Last reviewed 01/2018

Granulosa cell tumours are the most common, and account for 5% of all solid ovarian tumours. 5% occur before puberty, 40% after the menopause. 5% are bilateral. These tumours may be non-functional, oestrogenic or rarely, virilising. They may be associated with endometrial cancer in adults or or sexual pseudoprecosity in children. Histologically, they are characterised by Call-Exner bodies. Prognosis is generally good despite a tendency to recur.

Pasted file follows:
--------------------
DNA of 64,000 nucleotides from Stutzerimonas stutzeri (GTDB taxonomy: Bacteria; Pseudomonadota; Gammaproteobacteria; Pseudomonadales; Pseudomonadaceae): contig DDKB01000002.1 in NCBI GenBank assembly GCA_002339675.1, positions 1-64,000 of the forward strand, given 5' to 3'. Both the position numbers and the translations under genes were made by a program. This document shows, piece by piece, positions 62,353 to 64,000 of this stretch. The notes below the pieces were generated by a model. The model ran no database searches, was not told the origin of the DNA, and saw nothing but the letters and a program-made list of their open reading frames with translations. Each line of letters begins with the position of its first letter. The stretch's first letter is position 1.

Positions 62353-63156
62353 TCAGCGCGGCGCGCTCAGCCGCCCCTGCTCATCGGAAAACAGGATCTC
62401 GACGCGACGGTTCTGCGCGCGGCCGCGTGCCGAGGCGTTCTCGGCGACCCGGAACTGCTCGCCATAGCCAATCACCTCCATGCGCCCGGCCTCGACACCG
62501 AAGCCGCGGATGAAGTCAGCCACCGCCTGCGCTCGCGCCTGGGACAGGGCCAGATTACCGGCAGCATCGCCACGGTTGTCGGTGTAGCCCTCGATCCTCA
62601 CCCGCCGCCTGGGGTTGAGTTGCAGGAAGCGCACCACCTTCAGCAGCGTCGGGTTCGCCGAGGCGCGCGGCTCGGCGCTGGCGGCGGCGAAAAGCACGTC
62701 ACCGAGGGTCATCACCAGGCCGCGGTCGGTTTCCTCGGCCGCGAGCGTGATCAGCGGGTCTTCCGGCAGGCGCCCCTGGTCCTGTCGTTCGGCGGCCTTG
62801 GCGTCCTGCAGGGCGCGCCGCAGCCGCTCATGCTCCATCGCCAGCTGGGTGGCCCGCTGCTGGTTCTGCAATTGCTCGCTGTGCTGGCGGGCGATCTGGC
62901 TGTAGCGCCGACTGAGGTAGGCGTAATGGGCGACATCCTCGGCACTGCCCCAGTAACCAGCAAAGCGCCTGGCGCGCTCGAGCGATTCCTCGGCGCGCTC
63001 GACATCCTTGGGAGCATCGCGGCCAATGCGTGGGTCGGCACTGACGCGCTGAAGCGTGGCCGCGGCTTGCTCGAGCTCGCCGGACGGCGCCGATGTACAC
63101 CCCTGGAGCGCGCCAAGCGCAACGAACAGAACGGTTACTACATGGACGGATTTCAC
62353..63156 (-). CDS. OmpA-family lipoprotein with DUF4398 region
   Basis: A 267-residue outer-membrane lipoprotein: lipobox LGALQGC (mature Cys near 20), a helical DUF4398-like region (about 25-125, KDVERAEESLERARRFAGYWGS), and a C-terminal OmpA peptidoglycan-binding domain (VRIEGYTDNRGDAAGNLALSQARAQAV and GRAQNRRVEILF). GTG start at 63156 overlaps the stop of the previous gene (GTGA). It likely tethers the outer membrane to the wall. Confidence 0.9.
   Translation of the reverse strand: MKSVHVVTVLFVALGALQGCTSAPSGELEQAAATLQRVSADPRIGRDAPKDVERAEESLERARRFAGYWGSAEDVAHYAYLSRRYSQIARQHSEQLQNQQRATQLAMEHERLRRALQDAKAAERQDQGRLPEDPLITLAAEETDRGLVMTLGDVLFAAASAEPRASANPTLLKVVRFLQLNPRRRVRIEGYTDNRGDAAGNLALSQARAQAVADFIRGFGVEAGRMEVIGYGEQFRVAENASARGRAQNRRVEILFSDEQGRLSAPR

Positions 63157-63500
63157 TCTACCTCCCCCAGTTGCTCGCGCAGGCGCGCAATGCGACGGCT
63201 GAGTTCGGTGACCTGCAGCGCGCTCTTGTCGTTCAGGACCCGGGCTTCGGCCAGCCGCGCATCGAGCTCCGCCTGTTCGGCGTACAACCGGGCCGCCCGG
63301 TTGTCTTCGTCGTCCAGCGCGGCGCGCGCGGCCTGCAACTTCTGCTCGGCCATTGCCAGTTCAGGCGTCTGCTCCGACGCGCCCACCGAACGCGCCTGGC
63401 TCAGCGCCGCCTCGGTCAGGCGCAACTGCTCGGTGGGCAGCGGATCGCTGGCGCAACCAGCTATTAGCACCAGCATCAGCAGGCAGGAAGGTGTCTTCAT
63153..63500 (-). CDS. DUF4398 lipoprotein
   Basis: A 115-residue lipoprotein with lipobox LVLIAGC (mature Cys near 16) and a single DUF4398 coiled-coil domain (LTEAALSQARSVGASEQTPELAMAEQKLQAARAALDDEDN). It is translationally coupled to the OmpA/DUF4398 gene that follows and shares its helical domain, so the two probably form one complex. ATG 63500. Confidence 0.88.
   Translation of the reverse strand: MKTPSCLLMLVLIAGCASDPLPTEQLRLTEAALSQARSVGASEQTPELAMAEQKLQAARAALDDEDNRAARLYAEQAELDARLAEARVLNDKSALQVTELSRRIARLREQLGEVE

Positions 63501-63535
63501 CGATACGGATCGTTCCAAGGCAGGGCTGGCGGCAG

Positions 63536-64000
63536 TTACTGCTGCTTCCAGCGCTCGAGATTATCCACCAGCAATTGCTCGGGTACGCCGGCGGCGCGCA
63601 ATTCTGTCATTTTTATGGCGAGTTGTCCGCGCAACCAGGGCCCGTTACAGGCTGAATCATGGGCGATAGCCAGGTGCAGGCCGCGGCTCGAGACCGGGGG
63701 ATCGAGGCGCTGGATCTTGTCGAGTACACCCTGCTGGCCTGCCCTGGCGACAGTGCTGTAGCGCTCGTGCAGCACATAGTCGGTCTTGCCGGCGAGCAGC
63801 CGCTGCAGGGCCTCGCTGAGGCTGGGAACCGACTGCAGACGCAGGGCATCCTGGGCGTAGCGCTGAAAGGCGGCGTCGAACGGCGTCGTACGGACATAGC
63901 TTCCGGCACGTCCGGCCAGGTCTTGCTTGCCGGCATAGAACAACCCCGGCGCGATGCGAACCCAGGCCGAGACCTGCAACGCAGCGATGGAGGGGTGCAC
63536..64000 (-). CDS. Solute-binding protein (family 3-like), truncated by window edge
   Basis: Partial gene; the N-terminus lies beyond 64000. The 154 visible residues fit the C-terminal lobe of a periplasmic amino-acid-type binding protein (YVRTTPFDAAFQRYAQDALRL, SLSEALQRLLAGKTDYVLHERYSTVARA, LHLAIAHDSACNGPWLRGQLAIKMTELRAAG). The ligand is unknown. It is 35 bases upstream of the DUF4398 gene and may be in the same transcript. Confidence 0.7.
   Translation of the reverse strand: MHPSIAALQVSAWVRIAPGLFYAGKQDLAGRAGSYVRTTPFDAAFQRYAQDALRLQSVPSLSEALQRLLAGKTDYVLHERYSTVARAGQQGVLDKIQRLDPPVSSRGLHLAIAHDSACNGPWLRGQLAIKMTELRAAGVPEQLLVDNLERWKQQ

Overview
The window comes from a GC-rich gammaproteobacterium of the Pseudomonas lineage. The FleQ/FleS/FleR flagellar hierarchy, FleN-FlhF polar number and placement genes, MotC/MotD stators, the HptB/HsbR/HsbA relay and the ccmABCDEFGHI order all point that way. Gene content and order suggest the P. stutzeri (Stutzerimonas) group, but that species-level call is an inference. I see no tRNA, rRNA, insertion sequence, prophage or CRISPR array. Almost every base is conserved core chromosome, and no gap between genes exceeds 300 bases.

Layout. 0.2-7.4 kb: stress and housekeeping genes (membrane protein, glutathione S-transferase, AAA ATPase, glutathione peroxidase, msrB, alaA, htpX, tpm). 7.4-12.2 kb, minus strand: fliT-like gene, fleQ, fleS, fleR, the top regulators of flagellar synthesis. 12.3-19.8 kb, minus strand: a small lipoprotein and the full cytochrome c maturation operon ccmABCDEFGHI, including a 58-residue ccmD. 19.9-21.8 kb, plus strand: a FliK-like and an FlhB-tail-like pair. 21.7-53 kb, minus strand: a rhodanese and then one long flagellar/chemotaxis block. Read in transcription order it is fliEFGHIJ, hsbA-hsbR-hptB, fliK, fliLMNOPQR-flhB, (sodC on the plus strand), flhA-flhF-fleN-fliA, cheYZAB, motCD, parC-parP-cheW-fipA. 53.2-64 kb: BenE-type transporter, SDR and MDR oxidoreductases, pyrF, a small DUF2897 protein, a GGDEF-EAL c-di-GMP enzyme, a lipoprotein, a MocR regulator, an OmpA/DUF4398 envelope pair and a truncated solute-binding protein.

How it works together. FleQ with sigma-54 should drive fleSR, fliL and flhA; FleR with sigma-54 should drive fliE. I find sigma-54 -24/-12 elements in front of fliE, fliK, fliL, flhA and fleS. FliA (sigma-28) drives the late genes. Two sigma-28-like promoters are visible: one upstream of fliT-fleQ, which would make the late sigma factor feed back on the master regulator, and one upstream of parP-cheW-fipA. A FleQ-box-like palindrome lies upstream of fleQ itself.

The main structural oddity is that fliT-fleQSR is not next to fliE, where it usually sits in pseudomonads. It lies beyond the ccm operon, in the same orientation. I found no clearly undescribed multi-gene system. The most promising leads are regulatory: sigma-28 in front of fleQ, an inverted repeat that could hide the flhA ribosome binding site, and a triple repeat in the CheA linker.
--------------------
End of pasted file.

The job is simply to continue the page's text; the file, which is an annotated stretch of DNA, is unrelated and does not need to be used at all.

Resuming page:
Thecomas are one third as common as granulosa cell tumours. Two thirds occur after the menopause. They may secrete oestrogen or occasionally, be virilising. They are usually unilateral and benign. Often, tumours have both granulosa and thecal elements - granulosa-theca cell tumours.

Fibromas are solid benign tumours which consist entirely of fibrous tissue and do not secrete steroids. Frequently, they contain theca elements - fibrothecomas. They occur in Meig's syndrome.

Sertoli cell and Leydig cell tumours are rare. Mixed tumours may occur called arrhenoblastomas. They are usually androgenic.

Pure Leydig cell tumours are very rare, and may be referred to as lipid cell tumours. They are usually virilising producing adrenal corticoids and Cushing's syndrome. They are frequently located in the ovarian hilus.